Keep The Secret Away From Me
The Secret just smells like something I’m going to hear about far more than I want to.
But let me impart the thing that makes this dangerous and evil. It’s from a Newsweek interview with the author, Rhonda Byrne:
“The law of attraction is that each one of us is determining the frequency that we’re on by what we’re thinking and feeling.”
Ok, so far so good.
“If we are in fear, if we’re feeling in our lives that we’re victims and feeling powerless, then we are on a frequency of attracting those things to us … totally unconsciously, totally innocently, totally all of those words that are so important.”
Again, this doesn’t sound bad. Here’s the thing: Rhonda Byrne said this in response to a question about how villagers could have avoided being massacred in Rwanda.
Let me add this right now…
I first came across mention of the primary-source book in a recent book called You’ve GOT to Read This Book!: 55 People Tell the Story of the Book That Changed Their Life. I happened upon that book as I usually do: trawling the shelves of the New York Public Library. I was intrigued. I used Google to find The Science of Getting Rich by Wallace D. Wattles. I found a PDF copy somewhere. Right now, for anyone eager to read this seminal work, I suggest using this web browser version at wikisource.
From what I understand, many of the people who are included in You’ve GOT to Read This Book!: 55 People Tell the Story of the Book That Changed Their Life, are also featured in the film, The Secret. I don’t believe this is at all accidental or coincidental. In the Self-Help Actualization Movement (SHAM), there is a lot of mutual-reinforcement that takes place. Colloquially, You Scratch My Back And I’ll Scratch Yours. I’d go so far as to call this group the Self-Help Actualization Mafia. Most of it can be classified as simply bullshit designed to separate suckers from their money. Some of it — a very small seed buried beneath the shit — is worthwhile. But those who are suffering hard times and go on to explore this melange of assertions and bullshit are the least qualified to discern the small good from the mostly bad. And it will wind up doing them much more harm than any possible good.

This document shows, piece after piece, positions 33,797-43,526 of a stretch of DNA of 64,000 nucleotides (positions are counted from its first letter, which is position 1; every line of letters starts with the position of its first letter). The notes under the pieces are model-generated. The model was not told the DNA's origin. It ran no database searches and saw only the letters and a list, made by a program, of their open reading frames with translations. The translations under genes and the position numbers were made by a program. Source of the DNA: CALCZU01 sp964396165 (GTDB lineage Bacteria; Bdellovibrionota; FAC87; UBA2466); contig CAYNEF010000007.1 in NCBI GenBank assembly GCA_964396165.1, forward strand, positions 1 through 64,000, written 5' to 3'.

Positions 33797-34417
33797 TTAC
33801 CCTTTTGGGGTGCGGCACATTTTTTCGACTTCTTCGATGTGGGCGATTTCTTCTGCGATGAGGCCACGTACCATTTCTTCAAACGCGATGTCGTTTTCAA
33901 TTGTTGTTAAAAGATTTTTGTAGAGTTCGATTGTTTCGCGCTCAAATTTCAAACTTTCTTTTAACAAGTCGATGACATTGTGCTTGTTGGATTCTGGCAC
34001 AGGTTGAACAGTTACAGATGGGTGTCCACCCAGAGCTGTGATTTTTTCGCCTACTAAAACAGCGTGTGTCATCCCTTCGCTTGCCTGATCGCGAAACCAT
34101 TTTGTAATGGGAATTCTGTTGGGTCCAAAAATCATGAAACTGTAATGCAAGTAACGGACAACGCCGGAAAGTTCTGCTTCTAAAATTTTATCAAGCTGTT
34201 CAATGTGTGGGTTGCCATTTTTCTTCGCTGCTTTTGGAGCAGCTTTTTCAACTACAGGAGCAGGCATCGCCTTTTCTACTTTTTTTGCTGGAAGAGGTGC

I’ve read this subject since I first encountered it in the 1970s (again, courtesy of the NYPL!). In my readings, I actually came across some books that lacked bullshit and offered true value. I cannot disclose what they are right now for these simple reasons: 1) They are out of print, 2) They are only available through used book vendors on the internet, and 3) I don’t want to see that supply dry up before I’ve gotten sufficient copies of my own. The author of these books, by the way, has since passed away (God damn you, Death!), so there is no chance of more books of this kind (unless someone else discovers them and simply plagiarizes them — and I’ve come across a few suspects too!). (And dig this: the writer did not go onto try to become a guru or try to offer expensive courses. He wrote the books and stopped there!) Once my own cache is stocked, I’ll post the book titles and the rest of you can go buy up the remaining copies. Maybe a publisher will be interested and re-issue them. I hope so. They are damned good books. And I’d especially like them in electronic form.
Believe me when I say there is indeed a “secret” — a series of real-world non-mystical practical steps that can increase one’s chances for success and even what is termed “luck” — but the current crop of gurus, hypemeisters, and slicksters aren’t the ones offering it. It’d put them all out of business because it’d make those who (are able to!) follow those steps independent.
I highly recommend reading deeply into SHAMblog to save your money and especially to save your sanity. And take a trip to your local public library to see if they have a copy of Steve Salerno’s book, SHAM: How the Self-Help Movement Made America Helpless. Even though the book doesn’t go into the farthest reaches of the subject’s history (incredibly — and I didn’t know this before about six months ago — it goes back to the late 1800s!), it’s worthwhile in dealing with today’s manifestation of the subject.
Prior coverage on this blog:
Overdosing on Oprah: The side effects of empowerment.